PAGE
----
Those at Kilquane near Ennis; Fomerla,
near Tulla; Kyleeáne, near Barefield (with Doughnambraher stone);
and Kilvoydane, near Spansil Hill, have basin stones. Some killeens,
such as that between the forts of Mortyclogh, near Corcomroe Abbey, and
that at Fortanne, have crept back into favour for adult burial, but several
ancient churches at which bones are found have not been so used in traditional
memory (e.g. Toomullin, Crumlin, Killonaghan, and Kilbract, round Lisdoonvarna;
Templeline, in Carran; Temple-an-aird, near Carrigaholt; St. Senan’s,
on Mutton Island; Temple aed O’Connell, near Ruan; and several churches
on Scattery and Iniscaltra). The church
of Kilcashen was not remembered to have been a burial place before Eugene
O’Curry’s grandfather, Melachein O’Curry, in a pestilence
about 1760, charitably collected the deserted unburied corpses ‘on
carts and sledges’ and buried them at the ruin on his farm.
Bodies were similarly buried during the
Great Famine at the Lisheen, near Lough Fergus. Oughtdarra,
near Lisdoonvarna, has the remains of a church of St. Sinnach MacDara,
where children under seven years of age
are buried; after that age bodies are taken to the parish graveyard at
Killilagh. In Shanakill, on the Shannon bank opposite Scattery, it was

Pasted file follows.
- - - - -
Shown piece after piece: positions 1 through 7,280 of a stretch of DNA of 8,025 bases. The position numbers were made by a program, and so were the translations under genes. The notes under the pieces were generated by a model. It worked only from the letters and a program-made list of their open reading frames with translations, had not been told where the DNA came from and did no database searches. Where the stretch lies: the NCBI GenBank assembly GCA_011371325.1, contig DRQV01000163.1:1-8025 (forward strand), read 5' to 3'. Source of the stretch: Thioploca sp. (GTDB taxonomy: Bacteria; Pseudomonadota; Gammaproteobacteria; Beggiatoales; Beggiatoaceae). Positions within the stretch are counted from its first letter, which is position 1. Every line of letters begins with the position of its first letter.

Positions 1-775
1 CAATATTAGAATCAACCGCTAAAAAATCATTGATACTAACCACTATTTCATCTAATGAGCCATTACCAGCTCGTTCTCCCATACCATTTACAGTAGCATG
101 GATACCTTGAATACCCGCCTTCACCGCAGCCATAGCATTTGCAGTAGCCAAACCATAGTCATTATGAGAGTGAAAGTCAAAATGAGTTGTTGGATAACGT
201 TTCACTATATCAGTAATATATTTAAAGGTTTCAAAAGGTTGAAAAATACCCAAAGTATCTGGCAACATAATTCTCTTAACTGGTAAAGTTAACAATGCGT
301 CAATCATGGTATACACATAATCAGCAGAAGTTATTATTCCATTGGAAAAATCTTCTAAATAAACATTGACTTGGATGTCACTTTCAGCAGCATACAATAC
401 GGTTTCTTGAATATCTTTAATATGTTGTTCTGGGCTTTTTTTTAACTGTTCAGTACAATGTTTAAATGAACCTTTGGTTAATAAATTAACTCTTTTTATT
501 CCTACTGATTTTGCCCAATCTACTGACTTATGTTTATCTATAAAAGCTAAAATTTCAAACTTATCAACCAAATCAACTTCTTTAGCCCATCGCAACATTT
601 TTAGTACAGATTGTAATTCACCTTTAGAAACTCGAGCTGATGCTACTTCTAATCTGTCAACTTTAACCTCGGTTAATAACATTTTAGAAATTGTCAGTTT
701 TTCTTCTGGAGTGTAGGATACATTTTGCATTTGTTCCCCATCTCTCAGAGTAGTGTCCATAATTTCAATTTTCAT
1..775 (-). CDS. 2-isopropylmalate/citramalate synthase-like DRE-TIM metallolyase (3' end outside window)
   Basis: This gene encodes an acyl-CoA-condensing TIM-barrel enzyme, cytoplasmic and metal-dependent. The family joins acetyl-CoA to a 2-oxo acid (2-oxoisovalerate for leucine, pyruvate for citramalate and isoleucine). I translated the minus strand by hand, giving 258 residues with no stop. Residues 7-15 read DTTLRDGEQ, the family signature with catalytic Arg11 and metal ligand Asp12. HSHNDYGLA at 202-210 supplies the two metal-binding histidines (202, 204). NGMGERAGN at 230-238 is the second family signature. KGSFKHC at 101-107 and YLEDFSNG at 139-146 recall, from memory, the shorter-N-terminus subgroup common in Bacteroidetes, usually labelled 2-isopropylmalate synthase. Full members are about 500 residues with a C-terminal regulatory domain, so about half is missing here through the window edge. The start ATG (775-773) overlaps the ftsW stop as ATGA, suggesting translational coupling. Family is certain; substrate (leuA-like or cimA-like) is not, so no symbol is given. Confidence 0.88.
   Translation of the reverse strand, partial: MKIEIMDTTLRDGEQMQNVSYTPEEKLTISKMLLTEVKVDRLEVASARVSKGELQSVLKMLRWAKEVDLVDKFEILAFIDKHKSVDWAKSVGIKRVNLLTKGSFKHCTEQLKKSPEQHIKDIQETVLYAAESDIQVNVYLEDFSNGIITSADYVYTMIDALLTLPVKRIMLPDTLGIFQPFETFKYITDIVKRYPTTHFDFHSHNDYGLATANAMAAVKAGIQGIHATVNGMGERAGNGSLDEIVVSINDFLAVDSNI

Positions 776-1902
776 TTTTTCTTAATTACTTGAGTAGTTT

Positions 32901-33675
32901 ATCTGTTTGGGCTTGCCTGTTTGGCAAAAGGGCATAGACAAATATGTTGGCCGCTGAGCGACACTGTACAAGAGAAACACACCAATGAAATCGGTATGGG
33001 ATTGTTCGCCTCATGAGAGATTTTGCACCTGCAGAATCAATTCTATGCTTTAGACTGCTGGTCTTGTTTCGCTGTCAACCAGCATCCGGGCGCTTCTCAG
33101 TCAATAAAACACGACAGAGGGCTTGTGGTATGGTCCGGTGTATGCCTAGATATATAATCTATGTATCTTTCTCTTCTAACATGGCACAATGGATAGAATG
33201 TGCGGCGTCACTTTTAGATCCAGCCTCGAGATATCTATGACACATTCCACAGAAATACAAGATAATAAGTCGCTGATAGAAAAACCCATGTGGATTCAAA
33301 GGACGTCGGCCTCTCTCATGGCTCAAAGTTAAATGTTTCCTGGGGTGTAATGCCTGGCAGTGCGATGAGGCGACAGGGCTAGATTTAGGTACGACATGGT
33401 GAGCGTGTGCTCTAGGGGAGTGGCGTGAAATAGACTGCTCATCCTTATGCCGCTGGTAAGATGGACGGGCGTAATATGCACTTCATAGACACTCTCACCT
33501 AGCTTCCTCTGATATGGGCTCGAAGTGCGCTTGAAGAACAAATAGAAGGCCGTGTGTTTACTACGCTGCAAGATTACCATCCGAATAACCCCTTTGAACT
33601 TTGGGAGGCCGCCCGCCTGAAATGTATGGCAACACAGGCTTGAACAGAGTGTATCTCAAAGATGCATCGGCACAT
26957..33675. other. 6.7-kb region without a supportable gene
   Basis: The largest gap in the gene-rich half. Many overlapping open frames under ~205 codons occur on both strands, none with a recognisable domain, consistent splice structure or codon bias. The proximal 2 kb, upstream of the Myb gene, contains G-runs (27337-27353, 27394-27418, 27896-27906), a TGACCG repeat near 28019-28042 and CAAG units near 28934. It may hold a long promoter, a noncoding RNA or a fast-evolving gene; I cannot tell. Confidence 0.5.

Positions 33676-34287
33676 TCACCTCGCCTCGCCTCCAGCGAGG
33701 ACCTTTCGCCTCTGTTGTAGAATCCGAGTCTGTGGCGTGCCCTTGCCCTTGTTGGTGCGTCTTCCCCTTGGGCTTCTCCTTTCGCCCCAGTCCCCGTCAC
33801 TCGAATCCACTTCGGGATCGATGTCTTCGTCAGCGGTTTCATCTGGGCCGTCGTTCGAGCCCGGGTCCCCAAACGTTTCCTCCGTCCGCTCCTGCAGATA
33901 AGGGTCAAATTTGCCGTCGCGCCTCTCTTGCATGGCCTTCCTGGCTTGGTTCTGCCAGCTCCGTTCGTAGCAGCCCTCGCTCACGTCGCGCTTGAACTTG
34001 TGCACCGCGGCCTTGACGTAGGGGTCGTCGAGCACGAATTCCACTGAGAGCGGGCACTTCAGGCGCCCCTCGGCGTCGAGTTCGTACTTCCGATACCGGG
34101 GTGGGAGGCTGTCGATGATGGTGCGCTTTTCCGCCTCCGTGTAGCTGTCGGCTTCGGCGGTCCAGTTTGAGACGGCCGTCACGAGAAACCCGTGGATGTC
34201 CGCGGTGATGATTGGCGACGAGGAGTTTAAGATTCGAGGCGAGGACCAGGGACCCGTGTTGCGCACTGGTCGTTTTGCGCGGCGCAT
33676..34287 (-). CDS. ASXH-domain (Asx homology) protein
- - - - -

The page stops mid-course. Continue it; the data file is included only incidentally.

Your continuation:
believed that the dead were moved supernaturally under the river into
the Sacred Isle.
I know of a case in eastern Clare where
parents, having lost several of their children, tried to break the deadly
record by changing their burial place, but, alas! without success.
I am not aware of any belief in Clare that the spirit
of the last-comer in a graveyard has to watch the place or to bring water
to the souls in Purgatory. There was, however, recently a race between
two funerals to Rathblamac graveyard, which may imply some such belief.
The custom of burying a stone from a church or an ancient tombstone in
a new grave, (which has led to the disappearance of several early monuments
at Clonmacnoise), prevails at Tomgraney, two ancient tombstones having
recently been recovered on digging new graves. As